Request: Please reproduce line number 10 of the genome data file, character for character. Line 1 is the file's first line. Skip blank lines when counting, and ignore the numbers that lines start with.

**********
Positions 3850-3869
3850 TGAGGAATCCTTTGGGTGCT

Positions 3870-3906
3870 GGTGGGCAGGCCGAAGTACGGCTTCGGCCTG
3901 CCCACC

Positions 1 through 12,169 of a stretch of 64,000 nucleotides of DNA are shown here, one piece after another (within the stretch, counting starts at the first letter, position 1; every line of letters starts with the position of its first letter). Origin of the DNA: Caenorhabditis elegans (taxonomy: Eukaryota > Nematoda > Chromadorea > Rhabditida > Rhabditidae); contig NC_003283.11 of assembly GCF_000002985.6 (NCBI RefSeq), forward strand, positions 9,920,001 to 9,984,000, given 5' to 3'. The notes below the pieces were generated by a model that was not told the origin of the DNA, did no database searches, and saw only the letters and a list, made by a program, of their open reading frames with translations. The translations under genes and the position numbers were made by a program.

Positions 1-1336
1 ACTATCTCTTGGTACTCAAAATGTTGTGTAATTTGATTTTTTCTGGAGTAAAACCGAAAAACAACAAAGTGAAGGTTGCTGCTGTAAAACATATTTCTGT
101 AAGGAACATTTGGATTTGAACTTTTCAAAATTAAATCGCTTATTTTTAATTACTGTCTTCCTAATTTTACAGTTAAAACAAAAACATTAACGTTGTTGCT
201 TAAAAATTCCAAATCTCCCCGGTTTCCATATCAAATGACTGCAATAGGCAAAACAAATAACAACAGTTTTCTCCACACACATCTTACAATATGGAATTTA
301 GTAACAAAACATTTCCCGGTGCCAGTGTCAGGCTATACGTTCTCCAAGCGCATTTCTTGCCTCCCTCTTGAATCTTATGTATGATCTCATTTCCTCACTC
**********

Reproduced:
201 TAAAAATTCCAAATCTCCCCGGTTTCCATATCAAATGACTGCAATAGGCAAAACAAATAACAACAGTTTTCTCCACACACATCTTACAATATGGAATTTA